I am in a constant state of reinventing myself and wanting to become a better version of what I envision my future self may be. When studying memory and the ways in which you can better your memory, I’ve found fads that seemingly take too much time or inadvertently distract me from the goings on in my life. My desire to strengthen my mental aptitude stemmed from the understanding that mentally you can conquer anything you set your mind to. Although you may have physical impairments or deficiencies, your mind can still be taught to grow and strengthen itself.

With this in mind, I sought to find a way to improve both my cognitive thinking and my overall memory. I wanted to find something that was both simplistic in nature and not too time demanding.

Enter the Pythagoras Memory Technique.

This technique is most famously associated with Pythagoras; the creator of my favorite high school math formula, the Pythagorean Theorem. Outside of his vast geometric knowledge and study, he prided himself on the preservation of thought in what is now called memory. His study of memory took years and years of trials and tribulations and testing and re-testing, but luckily for you and me, I have the opportunity to put a life’s worth of work into a compact format.

Now into the good stuff..

The original application Pythagoras adopted was through a series of memory recollection immediately upon awakening. He sought to remember everything he did in the day before in a chronological order attempting to not miss anything. He quickly realized how much he forgot throughout his day and thus did this daily in attempts to strengthen his memory.

Enough about him however, let’s talk about me. I quickly realized that although I am a morning person, my mornings are rushed. I am either in a haze from my alarm going off or rushing to get out of bed to begin my day. So the idea of recollection in a hurry didn’t seem appealing to me. Rather, I adopted this process as I was falling asleep and/or preparing for bed.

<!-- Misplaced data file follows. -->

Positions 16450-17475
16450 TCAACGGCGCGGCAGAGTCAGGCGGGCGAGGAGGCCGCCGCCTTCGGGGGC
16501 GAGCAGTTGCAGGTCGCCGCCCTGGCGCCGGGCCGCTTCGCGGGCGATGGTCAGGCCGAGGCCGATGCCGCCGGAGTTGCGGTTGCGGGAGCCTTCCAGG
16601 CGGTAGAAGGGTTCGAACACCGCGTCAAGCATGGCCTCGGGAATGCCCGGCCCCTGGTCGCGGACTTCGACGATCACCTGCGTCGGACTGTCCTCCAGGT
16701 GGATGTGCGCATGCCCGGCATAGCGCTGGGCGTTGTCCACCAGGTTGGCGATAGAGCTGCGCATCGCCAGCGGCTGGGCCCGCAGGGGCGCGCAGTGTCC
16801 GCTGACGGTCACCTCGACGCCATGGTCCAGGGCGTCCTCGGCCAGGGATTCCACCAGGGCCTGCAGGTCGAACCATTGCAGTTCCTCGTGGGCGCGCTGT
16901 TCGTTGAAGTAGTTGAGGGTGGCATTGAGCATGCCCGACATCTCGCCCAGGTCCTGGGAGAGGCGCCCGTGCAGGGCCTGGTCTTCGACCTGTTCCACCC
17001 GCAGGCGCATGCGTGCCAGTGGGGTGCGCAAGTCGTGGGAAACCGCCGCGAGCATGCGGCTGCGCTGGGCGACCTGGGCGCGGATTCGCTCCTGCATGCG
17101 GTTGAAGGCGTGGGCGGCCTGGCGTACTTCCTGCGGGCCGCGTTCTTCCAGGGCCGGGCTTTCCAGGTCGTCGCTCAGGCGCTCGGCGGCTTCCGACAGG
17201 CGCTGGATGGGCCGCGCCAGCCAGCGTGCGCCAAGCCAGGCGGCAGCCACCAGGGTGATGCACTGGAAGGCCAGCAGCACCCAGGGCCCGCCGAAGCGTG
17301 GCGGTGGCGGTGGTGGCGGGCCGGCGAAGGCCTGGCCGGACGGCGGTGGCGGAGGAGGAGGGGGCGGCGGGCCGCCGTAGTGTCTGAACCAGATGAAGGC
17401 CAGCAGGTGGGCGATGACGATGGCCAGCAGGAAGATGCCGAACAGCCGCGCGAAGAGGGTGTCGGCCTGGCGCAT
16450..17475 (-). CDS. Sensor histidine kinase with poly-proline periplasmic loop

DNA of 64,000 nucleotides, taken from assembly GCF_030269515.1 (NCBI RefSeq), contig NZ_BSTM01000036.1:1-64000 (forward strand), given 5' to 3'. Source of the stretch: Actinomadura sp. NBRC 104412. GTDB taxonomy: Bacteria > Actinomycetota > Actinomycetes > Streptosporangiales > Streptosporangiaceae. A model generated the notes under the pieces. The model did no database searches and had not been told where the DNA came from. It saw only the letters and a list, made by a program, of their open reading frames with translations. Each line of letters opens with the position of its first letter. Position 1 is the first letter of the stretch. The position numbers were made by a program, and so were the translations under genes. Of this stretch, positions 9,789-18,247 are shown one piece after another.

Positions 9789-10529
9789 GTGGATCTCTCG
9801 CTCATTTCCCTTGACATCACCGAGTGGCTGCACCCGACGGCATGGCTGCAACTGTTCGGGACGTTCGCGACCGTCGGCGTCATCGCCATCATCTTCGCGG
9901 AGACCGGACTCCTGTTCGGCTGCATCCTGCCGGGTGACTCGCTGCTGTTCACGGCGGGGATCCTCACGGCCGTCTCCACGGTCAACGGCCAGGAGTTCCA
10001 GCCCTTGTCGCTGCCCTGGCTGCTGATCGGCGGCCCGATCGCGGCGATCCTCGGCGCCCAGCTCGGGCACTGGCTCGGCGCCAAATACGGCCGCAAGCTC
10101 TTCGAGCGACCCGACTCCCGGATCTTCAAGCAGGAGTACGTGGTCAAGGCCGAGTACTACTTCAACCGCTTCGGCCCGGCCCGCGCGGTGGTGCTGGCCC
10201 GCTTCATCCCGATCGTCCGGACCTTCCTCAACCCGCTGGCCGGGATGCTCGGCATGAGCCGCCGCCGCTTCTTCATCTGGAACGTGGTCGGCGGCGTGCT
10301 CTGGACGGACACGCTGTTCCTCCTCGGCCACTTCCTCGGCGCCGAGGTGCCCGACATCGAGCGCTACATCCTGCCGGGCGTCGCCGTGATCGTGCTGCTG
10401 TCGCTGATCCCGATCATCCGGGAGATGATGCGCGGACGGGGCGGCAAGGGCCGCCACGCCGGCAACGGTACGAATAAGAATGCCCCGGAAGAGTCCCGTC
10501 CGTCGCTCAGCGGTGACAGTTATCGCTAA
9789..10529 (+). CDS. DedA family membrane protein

My first three to five days that I began this process, I quickly realized I could barely even remember what I had eaten throughout the day much less conversations I held with others. I thought I was doomed with the little progress I had seen, but it was as if something clicked after my first week.

I quickly realized that I was looking forward to recapping my day as I prepped for bed and was becoming better and better at remembering many little aspects of my days. I noticed outside of the excitement that I had to recall my day, three really important things happened additionally.

  1. Deep Sleep. I kid you not it was like brain exhaustion that knocked me out within minutes and kept me asleep through the night.
  2. I noticed my short-term memory was vastly improved. My recollection of names of those who I had just met or retention of quick information was much faster in comparison to times past.
  3. I became aptly aware of my immediate surroundings and was more immersed in experiencing my own life than ever before. I noticed I began to look for ways in which to describe situations and picking up on subtleties that I could better recollect.

 

This has been one experiment that I’ve taken much pride in and I want you to share the same feelings I have when accomplishing something so small, but so important. Try this out and give it some time for success. Let me know how it goes and how your life improves!

 

Wishing you a wonderful day and as always

“There is no such things as strangers, just friends we’ve yet to meet.”

Brant